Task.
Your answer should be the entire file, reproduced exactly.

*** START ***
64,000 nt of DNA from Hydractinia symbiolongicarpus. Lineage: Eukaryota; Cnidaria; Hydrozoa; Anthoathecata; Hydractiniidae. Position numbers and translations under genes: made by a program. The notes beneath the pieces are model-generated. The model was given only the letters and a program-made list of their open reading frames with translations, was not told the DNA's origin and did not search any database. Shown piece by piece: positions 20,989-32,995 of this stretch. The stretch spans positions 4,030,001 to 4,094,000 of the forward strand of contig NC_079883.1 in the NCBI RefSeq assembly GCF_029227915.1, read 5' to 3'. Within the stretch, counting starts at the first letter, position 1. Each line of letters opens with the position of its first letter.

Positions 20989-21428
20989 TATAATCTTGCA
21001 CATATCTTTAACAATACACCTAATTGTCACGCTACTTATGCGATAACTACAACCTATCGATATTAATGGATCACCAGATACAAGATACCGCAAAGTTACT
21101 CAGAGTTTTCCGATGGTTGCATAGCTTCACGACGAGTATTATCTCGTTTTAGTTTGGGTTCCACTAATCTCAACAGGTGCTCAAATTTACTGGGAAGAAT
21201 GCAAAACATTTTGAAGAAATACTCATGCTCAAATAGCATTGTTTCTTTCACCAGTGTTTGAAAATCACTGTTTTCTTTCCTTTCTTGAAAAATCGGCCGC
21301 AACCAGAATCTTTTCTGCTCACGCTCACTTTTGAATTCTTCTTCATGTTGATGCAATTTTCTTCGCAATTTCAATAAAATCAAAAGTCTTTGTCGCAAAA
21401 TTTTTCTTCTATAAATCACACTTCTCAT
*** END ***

64,000 nt of DNA from Hydractinia symbiolongicarpus. Lineage: Eukaryota; Cnidaria; Hydrozoa; Anthoathecata; Hydractiniidae. Position numbers and translations under genes: made by a program. The notes beneath the pieces are model-generated. The model was given only the letters and a program-made list of their open reading frames with translations, was not told the DNA's origin and did not search any database. Shown piece by piece: positions 20,989-32,995 of this stretch. The stretch spans positions 4,030,001 to 4,094,000 of the forward strand of contig NC_079883.1 in the NCBI RefSeq assembly GCF_029227915.1, read 5' to 3'. Within the stretch, counting starts at the first letter, position 1. Each line of letters opens with the position of its first letter.

Positions 20989-21428
20989 TATAATCTTGCA
21001 CATATCTTTAACAATACACCTAATTGTCACGCTACTTATGCGATAACTACAACCTATCGATATTAATGGATCACCAGATACAAGATACCGCAAAGTTACT
21101 CAGAGTTTTCCGATGGTTGCATAGCTTCACGACGAGTATTATCTCGTTTTAGTTTGGGTTCCACTAATCTCAACAGGTGCTCAAATTTACTGGGAAGAAT
21201 GCAAAACATTTTGAAGAAATACTCATGCTCAAATAGCATTGTTTCTTTCACCAGTGTTTGAAAATCACTGTTTTCTTTCCTTTCTTGAAAAATCGGCCGC
21301 AACCAGAATCTTTTCTGCTCACGCTCACTTTTGAATTCTTCTTCATGTTGATGCAATTTTCTTCGCAATTTCAATAAAATCAAAAGTCTTTGTCGCAAAA
21401 TTTTTCTTCTATAAATCACACTTCTCAT